In 1800s mining camps, petite, persuasive Nellie Cashman, with a lyrical Irish brogue, opened boarding houses and restaurants within a matter of days upon entering town. Her ability to serve appetizing and affordable meals lasted over 50 years.
Born in Midleton, County Cork, Ireland, around 1845, Nellie was 5 years old when she immigrated to Boston with her widowed mother and younger sister Fanny. By the time she was 20, the family was living in San Francisco.
After her sister married, Nellie set off for the brawling mining district of Pioche, Nevada, to run the Miner’s Boarding House. But it was prospecting that lured Nellie to the Silver State — she would go wherever a strike looked promising. And as soon as she arrived in town, she set about opening a restaurant and boarding house, providing food and shelter to miners.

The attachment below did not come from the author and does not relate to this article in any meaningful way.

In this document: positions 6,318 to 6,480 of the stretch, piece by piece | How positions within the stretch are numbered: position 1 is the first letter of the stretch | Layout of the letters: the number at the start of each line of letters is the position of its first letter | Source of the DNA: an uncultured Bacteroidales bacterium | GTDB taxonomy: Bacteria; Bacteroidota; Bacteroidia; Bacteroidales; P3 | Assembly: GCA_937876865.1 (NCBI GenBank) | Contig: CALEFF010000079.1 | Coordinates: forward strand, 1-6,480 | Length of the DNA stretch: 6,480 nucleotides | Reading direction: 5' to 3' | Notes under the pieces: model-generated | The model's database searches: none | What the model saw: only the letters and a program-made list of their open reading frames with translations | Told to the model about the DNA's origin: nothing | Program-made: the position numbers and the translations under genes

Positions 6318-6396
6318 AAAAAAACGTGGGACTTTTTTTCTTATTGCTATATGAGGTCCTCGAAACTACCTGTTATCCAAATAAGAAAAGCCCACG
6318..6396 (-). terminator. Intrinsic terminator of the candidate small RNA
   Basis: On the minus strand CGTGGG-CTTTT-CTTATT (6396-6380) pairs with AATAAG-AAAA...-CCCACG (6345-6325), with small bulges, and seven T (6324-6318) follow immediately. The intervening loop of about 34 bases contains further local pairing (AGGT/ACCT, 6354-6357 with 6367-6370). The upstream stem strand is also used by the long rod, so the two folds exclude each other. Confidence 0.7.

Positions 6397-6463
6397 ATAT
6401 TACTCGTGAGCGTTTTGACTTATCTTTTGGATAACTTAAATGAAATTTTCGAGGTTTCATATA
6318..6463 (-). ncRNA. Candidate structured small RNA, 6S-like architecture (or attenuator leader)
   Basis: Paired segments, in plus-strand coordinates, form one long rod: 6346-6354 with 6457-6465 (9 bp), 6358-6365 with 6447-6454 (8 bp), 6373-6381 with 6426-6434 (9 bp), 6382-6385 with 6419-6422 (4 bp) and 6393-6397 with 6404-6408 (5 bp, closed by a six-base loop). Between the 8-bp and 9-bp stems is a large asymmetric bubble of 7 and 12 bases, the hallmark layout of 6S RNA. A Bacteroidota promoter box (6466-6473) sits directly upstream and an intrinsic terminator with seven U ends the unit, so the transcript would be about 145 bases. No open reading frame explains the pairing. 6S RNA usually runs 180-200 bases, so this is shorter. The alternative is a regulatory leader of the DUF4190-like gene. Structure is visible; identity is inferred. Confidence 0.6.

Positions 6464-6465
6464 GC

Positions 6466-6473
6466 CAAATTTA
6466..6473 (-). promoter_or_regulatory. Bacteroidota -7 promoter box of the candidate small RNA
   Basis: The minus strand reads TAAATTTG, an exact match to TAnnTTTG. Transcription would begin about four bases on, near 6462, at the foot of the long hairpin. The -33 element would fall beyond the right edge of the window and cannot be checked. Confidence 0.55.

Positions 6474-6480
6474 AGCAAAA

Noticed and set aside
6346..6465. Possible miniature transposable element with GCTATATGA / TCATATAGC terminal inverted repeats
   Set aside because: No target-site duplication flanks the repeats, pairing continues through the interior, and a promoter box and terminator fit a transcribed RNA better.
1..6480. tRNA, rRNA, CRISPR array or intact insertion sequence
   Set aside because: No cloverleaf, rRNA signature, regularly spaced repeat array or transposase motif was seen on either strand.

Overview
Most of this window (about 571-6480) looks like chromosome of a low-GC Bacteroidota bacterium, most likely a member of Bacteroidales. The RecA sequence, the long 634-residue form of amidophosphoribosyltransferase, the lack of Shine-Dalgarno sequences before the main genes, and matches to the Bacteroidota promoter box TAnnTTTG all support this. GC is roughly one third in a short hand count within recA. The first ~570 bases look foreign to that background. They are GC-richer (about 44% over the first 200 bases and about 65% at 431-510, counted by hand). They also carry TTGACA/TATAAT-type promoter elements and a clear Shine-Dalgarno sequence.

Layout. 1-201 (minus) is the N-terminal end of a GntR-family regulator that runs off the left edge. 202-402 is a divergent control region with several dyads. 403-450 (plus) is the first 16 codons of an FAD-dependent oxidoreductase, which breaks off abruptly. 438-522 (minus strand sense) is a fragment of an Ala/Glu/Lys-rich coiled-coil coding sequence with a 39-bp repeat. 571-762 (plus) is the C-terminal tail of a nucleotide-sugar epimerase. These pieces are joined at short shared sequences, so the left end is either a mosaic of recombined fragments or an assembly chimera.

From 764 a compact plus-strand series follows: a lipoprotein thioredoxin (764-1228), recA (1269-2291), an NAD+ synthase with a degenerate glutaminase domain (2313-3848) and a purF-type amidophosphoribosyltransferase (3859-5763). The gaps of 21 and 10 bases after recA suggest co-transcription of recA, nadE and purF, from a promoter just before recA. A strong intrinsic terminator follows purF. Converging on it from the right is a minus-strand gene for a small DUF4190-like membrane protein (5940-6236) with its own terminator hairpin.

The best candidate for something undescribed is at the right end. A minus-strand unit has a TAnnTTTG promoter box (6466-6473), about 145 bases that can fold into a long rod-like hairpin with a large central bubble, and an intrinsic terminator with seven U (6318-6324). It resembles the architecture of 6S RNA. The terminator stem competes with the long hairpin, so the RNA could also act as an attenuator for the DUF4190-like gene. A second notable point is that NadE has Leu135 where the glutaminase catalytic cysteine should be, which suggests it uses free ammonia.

Nellie traveled from Nevada to the lucrative gold fields of Cassiar in the northwest section of British Columbia.
Shortly after she left Cassiar, a winter storm stranded the remaining miners, cutting off their supplies. Nellie hired a handful of men, bought over 1,500 pounds of provisions, and headed north again, this time to rescue the miners. Her heroics made front-page headlines and Nellie’s reputation as the miners’ angel was born.
When Nellie decided on a project, it was as good as done. The Sisters of St. Ann in Victoria, British Columbia, decided to build a hospital, so Nellie persuaded her fellow prospectors to open their bags of gold dust and donate to the cause. St. Joseph’s Hospital became her haven through the years. Nellie often visited the sisters when she needed a respite from the stark living conditions of mining camps.
Leaving the frozen frontier, Nellie settled in Tucson in June 1879, running the Delmonico Restaurant, which advertised “the best meals in the city.”
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